The health care reform initiative undertaken by President Obama and Congress has taken a good first step in addressing the financial inequities that have kept some consumers out of the health care market. Much more needs to be done.
Appealing to the Almighty offers awe-inspiring economic potential. In the Bible, both Moses and Jesus heal lepers. Think what they could do with diabetes or cancer! Still, the question remains whether prayers by ordinary people can produce an equivalent clinical impact.
The CBO recently issued a disheartening report showing that 10 Medicare demonstration projects designed to reduce health care costs were largely ineffective. The results were discouraging, but perhaps not entirely surprising.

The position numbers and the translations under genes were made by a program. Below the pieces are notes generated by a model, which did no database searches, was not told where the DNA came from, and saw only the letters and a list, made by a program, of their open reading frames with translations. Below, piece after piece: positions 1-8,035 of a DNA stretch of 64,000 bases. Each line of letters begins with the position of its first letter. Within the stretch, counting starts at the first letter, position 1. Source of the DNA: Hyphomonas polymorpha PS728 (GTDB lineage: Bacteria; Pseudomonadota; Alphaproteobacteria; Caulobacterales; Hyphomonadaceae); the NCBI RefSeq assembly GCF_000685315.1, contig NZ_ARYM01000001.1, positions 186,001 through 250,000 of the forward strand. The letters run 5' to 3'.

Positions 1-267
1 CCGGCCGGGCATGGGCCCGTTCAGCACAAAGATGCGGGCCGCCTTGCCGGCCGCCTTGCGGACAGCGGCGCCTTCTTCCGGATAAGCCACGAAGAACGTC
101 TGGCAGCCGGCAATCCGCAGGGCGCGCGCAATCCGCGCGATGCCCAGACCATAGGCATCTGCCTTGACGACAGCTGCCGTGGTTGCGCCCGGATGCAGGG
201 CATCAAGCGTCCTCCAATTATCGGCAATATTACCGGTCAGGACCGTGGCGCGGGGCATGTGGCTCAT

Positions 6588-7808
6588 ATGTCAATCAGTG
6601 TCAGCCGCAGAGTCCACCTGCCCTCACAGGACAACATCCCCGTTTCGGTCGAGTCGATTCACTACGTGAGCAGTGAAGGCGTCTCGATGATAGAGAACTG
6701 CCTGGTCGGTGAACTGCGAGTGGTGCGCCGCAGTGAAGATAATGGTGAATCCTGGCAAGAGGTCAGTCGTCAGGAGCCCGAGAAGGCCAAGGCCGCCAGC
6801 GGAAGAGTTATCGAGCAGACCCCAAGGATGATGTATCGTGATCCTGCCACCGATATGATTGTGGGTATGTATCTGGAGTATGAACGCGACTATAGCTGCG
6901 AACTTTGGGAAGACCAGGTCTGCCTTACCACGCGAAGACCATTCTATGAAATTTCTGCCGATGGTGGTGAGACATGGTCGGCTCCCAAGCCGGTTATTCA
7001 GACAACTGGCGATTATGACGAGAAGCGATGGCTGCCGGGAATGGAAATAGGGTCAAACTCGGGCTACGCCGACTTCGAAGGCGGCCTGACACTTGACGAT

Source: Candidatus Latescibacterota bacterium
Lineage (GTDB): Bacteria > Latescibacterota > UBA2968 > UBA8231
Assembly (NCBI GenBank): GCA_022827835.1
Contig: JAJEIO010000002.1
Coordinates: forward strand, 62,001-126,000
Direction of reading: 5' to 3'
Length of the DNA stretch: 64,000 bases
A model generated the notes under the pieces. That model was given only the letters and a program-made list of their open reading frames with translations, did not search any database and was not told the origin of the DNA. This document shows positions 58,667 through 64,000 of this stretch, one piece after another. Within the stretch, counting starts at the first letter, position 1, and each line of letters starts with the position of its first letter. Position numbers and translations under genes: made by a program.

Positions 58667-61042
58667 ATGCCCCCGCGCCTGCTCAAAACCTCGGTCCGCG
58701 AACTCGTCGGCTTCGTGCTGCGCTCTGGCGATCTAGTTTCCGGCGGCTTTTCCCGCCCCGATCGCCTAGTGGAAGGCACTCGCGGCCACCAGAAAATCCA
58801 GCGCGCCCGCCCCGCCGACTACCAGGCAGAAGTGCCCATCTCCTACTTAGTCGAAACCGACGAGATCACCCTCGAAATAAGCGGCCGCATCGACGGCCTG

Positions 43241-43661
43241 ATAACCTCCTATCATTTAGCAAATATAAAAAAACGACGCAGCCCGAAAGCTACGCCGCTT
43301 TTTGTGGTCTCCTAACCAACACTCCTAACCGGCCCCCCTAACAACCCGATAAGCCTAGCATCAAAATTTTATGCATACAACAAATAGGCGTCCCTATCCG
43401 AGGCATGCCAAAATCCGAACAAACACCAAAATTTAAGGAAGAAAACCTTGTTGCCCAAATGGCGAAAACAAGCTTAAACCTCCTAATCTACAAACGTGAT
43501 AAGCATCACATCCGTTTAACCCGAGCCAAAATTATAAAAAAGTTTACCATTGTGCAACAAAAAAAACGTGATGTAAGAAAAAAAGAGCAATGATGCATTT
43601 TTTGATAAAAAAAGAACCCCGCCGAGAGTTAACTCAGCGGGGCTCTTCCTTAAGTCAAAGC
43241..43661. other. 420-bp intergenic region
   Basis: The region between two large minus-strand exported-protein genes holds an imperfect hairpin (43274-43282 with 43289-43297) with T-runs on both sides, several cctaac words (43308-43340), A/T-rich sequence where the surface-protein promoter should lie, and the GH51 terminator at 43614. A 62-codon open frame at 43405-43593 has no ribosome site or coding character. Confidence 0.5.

The overarching goal of health care reform was to attempt to ensure affordable access to health insurance and medical care for most Americans. It barely touches skyrocketing health-care costs and accelerates primary-care physician shortages.
Let's make 2012 the year we get smart about taxes, and tax less of those things we want more of, like jobs and income, and more of the things we want less of, like health damaging sugars. You can have your cake, just pay for it.
If losing weight and getting more exercise were easy, then chronic diseases, like diabetes, wouldn't be as much of a problem. Those lifestyle changes are notoriously difficult. But there's a glimmer of hope.
We can no longer afford bad design. In fact, the real luxury in this country has been our tolerance of so much bad design -- sloppy procedures, careless processes, and wasteful products -- that costs us way more than we can possibly sustain.